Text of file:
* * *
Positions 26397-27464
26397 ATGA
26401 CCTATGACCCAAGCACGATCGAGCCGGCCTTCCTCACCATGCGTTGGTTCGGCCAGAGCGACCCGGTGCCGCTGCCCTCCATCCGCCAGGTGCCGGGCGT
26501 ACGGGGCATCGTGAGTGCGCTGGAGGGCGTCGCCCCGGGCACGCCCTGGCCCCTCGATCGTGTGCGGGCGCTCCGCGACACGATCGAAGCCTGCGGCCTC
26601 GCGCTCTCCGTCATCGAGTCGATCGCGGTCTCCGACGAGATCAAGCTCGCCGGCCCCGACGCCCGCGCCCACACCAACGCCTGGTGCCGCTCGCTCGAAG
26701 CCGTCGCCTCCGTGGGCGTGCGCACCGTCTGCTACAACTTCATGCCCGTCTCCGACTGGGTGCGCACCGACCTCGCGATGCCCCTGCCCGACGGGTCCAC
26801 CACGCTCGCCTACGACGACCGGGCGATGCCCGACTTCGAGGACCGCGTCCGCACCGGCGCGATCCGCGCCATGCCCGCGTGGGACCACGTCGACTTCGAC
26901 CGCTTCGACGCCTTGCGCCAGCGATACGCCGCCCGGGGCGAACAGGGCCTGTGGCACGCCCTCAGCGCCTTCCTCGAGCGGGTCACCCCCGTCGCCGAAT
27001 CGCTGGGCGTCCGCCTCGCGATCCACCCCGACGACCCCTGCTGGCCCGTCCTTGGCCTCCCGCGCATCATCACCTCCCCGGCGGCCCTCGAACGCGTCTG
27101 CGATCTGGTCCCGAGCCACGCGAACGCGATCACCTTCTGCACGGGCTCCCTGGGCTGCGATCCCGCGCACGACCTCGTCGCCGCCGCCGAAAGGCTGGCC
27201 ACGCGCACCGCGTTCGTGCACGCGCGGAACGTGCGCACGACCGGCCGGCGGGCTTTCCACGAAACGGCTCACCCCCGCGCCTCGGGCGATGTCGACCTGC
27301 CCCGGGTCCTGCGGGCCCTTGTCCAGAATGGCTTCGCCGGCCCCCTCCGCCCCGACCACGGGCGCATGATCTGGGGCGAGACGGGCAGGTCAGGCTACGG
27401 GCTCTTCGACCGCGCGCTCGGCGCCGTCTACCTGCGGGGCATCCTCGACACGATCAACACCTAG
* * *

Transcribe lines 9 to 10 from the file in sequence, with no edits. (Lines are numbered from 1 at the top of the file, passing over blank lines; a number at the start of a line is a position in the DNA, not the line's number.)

27001 CGCTGGGCGTCCGCCTCGCGATCCACCCCGACGACCCCTGCTGGCCCGTCCTTGGCCTCCCGCGCATCATCACCTCCCCGGCGGCCCTCGAACGCGTCTG
27101 CGATCTGGTCCCGAGCCACGCGAACGCGATCACCTTCTGCACGGGCTCCCTGGGCTGCGATCCCGCGCACGACCTCGTCGCCGCCGCCGAAAGGCTGGCC